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Gardena sprinklers

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  • Pierre
    replied
    rainbird valves have to be put in an enclosure if burried

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  • Edwin10
    Guest replied
    Are the rainbirds not suitable for burieng in the ground directly ? Do they need an enclosure ?

    The gardena's can be put in the ground directly. At least, that's what the manual says.

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  • Pierre
    replied
    Well, your new valves could be put in the same place as Gardena, but you will have to buy/build and enclosure for them, and empty them manualy before winter.

    Instead of that, I did not burry the new valves, and put them somewhere else on the pipe, and replaced the old vaves with these low-cost self-emptying devices that can be burried.

    You only need one device at the lowest point.

    The problem is that Gardena's sprinklers are no good and I decided to change them also for rainbird.
    BUT, rainbirds are NOT self-emptying (as Gradena are), so be careful ...

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  • Edwin10
    Guest replied
    Installing the Gardena sprinklers indeed requires the lowest points of the pipe.
    Reading your post, I conclude that the rainbird sprinklers don't have to be at the lowest point ? Instead I need to use small self-emptying devices ?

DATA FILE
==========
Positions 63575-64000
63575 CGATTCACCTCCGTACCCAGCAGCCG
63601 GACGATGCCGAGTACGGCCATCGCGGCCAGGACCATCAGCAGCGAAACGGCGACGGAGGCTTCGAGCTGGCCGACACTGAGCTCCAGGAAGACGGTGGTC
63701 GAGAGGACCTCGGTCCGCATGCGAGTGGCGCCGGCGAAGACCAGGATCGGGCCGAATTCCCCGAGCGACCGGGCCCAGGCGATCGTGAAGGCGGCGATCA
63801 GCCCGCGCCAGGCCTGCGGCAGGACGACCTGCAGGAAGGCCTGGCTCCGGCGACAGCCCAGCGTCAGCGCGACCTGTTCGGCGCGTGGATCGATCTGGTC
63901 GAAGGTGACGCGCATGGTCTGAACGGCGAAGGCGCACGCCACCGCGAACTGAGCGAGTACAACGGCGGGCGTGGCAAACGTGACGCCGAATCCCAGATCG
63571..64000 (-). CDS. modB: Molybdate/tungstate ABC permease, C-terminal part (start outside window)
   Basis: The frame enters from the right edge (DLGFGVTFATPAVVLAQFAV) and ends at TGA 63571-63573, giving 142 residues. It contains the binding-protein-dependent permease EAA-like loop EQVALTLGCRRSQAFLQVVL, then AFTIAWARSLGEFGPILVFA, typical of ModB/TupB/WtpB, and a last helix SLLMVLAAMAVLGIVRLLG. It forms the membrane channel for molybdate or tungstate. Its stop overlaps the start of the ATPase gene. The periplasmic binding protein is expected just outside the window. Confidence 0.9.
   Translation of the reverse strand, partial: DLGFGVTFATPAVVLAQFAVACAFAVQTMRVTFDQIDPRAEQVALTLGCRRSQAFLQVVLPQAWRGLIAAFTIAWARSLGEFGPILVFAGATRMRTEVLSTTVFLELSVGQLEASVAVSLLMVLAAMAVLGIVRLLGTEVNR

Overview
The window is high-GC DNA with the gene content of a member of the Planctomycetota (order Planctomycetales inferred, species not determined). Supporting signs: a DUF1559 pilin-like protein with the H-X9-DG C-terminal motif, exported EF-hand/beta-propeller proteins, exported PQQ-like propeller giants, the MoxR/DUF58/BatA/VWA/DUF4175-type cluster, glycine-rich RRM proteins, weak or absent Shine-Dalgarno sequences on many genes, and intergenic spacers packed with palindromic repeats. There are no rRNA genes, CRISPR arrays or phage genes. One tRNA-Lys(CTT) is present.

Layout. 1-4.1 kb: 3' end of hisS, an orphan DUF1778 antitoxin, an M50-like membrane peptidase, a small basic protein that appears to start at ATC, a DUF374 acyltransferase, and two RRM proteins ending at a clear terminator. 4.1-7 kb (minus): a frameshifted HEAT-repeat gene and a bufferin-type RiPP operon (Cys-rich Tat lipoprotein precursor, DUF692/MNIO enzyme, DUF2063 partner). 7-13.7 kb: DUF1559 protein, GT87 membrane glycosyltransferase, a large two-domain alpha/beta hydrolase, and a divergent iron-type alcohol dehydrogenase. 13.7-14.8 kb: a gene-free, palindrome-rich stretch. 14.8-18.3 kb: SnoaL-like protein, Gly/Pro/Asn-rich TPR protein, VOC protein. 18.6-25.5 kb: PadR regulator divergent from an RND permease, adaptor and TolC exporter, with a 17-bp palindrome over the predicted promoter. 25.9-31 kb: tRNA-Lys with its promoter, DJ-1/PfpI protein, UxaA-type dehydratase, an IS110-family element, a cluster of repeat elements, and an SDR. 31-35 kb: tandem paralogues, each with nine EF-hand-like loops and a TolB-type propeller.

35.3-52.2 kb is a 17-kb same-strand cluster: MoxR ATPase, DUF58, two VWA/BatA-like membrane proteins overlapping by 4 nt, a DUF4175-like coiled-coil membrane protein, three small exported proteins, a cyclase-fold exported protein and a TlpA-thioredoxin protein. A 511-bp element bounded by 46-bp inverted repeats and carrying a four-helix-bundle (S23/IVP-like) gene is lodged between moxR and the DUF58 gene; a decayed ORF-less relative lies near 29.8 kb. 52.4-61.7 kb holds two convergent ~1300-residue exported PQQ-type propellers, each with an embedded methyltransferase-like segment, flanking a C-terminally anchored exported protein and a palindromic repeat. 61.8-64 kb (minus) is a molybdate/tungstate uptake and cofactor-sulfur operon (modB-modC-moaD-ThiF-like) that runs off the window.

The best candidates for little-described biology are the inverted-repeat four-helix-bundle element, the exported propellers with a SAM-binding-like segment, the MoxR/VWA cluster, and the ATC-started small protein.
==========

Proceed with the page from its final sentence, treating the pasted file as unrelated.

Do I need one of these small self-emptying devices before or after each sprinkler ?

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  • Pierre
    replied
    Edwin10,

    I have been through that just the same two years ago, and switched from Gardena to Rain8 from RainBird.

    The main problem is that the Gardena valves are automaticaly emptied of water when stopped, not the rainbirds'.

    If you instaled your sprinklers the gardena way, your valves are at the lowest of your pipes. I suggest that you put your new valves somewhere else higher on the pipe, in order not to burry them, and not having to buy an enclosure for each one. You will have to put a small self-emptying device (from rainbird) in place of each old valve.
    I hope this is clear enough, I could not do it better in dutch...

    Bye
    Pierre

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  • Edwin10
    Guest replied
    I'll guess I'll do that. I'll order a RAIN8 and some 24V valves.
    I'll use the sprinklers I'va already got.

    Thanx everyone for posting tips/ideas

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  • toscal
    Guest replied
    After a bit of testing with my Gardena T14e computer and valve. I can confirm the following;
    The valve is a solenoid type operating a diaphragm.
    Needs a positive voltage to turn off and a negative voltage to turn on.
    While I could come up with the correct power supply etc the cost and extra bits make the Rain 8 a more attractive prospect. Not to mention easier.

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  • Edwin10
    Guest replied
    I taken pictures of the controller and the valve. Maybe somebody recognizes it as another brand/type?

    But since it's not likely that is will be easy adaptable to HS, I'm thinking of buying a RAIN8 and 24V sprinklers in a couple of days.
    Attached Files

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  • toscal
    Guest replied